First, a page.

The problem is however noisy neighbours.....of the feathered variety! Our cedar shingle clad house would appear to be the perfect hibernation spot for local arachnids and as such provides a veritable smorgasbord for our feather friends. 

The house is south facing so fortunately it is only the back of the house that gets covered in webs, because while I marvel at the construction I'm not overly happy with how untidy it looks! 

The scratching sounds are made as the birds try to get at the eight legged morsels, who are no doubt cowering ( I'm imagining six legs as arms wrapped around their heads with the other two legs knocking together at the knees) deep within the gaps where the shingles meet. 

The banging comes from a slightly different source.

A rather scruffy, juvenile great tit has taken to head butting the windows. At first I thought it was perhaps reacting aggressively to its reflection, thinking it was another bird. But as the days went by I began to notice that it appeared at windows around the house, usually when we were in the room. Was it following us? It then became a regular at the kitchen window just before breakfast and roughly lunchtime. An idea began to form in my mind.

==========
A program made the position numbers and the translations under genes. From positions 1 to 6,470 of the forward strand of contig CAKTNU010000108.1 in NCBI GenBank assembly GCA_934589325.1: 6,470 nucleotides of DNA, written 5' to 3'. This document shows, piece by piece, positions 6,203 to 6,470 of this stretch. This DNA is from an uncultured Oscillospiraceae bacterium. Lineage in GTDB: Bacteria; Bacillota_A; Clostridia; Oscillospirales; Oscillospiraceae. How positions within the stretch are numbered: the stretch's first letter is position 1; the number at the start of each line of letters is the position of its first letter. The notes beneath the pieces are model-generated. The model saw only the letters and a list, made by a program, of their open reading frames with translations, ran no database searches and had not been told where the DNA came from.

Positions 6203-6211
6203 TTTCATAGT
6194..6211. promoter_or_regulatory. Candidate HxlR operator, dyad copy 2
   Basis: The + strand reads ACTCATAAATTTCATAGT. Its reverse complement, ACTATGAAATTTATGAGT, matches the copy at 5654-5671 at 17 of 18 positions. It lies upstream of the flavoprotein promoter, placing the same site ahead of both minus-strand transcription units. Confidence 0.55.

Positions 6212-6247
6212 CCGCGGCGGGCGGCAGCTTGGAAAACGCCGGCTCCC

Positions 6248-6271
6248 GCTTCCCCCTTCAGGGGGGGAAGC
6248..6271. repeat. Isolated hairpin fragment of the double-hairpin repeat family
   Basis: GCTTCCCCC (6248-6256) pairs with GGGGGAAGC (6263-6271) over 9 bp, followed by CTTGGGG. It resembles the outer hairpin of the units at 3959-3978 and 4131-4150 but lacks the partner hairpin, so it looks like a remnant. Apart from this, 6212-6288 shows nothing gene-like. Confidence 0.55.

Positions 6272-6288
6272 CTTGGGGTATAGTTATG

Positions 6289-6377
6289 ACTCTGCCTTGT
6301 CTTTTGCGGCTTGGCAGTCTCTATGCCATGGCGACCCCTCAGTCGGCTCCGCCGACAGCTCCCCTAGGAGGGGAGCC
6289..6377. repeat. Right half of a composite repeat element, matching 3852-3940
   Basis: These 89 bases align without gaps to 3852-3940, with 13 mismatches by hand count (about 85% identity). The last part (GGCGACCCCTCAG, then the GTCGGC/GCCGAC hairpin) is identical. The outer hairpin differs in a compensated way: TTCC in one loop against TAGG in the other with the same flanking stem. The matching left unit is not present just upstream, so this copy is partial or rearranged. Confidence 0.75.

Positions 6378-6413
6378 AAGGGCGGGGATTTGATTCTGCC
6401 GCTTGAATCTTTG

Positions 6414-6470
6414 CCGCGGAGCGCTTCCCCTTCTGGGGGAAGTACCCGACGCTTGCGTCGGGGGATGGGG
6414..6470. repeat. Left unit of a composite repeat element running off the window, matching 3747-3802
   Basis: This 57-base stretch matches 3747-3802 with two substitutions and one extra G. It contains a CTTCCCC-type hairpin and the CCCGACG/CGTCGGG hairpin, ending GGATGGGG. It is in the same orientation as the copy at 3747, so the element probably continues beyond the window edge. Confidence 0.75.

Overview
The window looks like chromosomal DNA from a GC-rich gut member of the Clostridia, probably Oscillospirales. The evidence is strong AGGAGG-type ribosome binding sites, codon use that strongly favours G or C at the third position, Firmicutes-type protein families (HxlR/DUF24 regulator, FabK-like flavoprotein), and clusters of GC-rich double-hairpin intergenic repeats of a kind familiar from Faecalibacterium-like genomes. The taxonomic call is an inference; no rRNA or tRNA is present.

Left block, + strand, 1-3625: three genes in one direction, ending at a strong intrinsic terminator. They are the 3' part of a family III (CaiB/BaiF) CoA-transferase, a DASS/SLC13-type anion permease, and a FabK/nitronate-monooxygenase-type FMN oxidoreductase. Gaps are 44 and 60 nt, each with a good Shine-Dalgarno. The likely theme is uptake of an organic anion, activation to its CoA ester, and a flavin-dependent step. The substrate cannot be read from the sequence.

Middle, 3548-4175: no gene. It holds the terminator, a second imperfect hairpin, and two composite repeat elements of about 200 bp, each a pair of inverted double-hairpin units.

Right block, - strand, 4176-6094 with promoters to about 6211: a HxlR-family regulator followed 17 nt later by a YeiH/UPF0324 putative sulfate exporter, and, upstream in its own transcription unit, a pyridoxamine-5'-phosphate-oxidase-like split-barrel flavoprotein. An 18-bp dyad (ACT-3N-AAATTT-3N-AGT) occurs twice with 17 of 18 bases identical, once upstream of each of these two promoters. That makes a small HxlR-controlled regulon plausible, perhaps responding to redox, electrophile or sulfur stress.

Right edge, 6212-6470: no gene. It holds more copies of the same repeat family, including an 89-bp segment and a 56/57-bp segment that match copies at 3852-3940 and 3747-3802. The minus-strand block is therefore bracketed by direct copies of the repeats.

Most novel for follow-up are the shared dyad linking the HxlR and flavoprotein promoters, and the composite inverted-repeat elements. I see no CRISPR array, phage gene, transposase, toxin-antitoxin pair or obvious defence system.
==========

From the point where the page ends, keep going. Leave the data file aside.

I don't generally feed the birds during the summer. I operate on the principal that there should be enough natural resources for them at that time of year. Besides which the profusion of plants provides way too much cover for any wandering cat that chooses to lie in wait under the feeders. 
The last few weeks saw a dip in temperature and a couple of frosty mornings. Time for feeding season to begin. But I wasn't prepared. I had no fat balls, seeds or peanuts. The feeders remained empty. And that's when 'Wee Mental', as he has been nicknamed, started visiting.